A major study is in the pipeline to evaluate the feasibility of building a new railway line through Cambodia linking Thailand and Vietnam, which aims to spruce up the domestic transportation system and enhance cross-border trade, according to Minister of Public Works and Transport Sun Chanthol.

The minister told reporters recently that the proposed route would connect Banteay Meanchey province’s Poipet town on the Thai border, Siem Reap, Kampong Thom, Kampong Chhnang, Phnom Penh, and Svay Rieng’s Bavet town on the Vietnamese frontier, with plans for onward trains to Ho Chi Minh City via Moc Bai.

Chanthol mentioned high-speed ambitions for this route back in December, although he did not provide a ballpark figure for the maximum speed at the time. However, at a late-June event, the minister brought up proposals to convert the existing Northern and Southern Railway Lines into high-speed rail, which he said would allow for speeds of up to 160km/h.

“[The new Poipet-Bavet] railway line aims to help the transportation sector become more diverse, support Cambodia’s socio-economic development, raise income levels and improve people’s quality of life,” he said, adding that the preliminary studies are underway and that financing is still needed for the undertaking.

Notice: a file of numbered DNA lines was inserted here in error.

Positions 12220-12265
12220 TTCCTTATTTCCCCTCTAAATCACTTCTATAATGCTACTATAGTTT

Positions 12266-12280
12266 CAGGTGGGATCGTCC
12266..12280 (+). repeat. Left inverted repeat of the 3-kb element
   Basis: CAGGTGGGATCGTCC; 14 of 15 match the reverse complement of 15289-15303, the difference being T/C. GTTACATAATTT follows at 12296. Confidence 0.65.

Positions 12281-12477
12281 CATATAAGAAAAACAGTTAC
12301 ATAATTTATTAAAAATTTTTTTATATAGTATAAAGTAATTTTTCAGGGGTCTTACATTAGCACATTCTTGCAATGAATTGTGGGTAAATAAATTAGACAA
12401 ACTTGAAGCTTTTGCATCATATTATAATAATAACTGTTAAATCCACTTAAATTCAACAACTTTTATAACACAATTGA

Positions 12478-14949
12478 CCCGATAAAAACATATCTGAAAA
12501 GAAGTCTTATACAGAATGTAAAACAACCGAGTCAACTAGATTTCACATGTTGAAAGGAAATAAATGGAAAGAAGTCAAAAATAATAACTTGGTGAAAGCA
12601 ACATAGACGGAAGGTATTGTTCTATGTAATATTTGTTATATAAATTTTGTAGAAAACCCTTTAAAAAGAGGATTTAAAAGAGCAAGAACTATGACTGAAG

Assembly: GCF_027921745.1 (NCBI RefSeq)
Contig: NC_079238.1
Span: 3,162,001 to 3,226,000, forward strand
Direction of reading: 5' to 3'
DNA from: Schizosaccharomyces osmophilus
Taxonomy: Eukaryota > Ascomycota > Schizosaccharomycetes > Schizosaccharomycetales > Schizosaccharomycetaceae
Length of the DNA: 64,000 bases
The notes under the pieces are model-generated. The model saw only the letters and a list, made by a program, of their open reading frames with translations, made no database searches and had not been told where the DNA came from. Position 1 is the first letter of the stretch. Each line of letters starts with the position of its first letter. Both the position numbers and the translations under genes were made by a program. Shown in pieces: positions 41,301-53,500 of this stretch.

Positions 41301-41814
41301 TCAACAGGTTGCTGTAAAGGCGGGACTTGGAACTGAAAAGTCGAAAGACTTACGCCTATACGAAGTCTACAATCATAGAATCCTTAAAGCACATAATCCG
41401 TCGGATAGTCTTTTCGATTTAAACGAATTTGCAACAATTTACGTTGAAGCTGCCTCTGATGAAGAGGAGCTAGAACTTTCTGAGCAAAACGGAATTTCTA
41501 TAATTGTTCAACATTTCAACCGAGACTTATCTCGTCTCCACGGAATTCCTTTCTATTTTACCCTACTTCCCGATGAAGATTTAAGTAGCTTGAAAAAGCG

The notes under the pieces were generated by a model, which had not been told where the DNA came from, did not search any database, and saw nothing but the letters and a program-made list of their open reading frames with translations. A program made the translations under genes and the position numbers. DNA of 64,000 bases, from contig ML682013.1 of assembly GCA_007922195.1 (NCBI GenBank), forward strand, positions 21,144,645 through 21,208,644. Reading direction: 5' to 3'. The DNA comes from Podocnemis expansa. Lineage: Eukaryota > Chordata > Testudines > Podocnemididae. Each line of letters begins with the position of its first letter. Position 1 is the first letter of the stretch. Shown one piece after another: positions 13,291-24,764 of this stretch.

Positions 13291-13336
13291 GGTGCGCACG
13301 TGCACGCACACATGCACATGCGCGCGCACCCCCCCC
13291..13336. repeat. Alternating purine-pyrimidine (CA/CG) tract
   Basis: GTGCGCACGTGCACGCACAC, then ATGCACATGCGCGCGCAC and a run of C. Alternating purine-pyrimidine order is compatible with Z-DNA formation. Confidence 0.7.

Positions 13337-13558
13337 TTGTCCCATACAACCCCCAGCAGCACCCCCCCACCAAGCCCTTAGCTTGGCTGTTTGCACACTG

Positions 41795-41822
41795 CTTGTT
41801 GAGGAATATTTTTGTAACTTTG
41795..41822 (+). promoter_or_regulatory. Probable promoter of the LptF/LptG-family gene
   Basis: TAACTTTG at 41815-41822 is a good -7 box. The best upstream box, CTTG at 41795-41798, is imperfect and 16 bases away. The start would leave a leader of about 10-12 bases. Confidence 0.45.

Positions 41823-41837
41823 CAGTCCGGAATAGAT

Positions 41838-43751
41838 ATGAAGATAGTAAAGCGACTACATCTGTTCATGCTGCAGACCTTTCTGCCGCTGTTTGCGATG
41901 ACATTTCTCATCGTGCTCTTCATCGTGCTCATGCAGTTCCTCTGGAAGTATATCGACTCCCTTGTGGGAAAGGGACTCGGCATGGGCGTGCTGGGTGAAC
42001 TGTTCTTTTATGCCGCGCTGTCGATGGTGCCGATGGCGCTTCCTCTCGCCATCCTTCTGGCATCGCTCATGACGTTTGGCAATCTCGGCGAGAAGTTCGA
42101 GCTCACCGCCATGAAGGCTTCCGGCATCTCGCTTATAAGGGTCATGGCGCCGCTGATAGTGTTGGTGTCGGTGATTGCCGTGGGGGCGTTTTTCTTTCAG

Cambodia Logistics Association (CLA) president Sin Chanthy remarked that the new Poipet-Bavet line could be a key, more cost-effective transportation option that improves the Kingdom’s overall ability to compete on the global stage.

“Shipping goods via railroad may be a great alternative for us. If the government can get high-speed rail built – thus allowing us to move more goods for less money – this would lower shipping costs and boost competitiveness in the manufacturing industry,” he said.

According to the transport ministry, construction of the Cambodian railway system began in the late 1920s, with the northern and southern line, the former of which was built between 1929 and 1942, during the period of French colonial rule.

The 264km-long southern railway was built from 1960 to 1969, during the Sangkum Reastr Niyum era, under the leadership of the late King Norodom Sihanouk and with assistance from France, West Germany and China.

The Democratic Kampuchea (Khmer Rouge) regime badly damaged both railway lines, with some sections being entirely destroyed. But thanks to cooperation between the ministry and Royal Railway Co Ltd, they were later rebuilt and restored.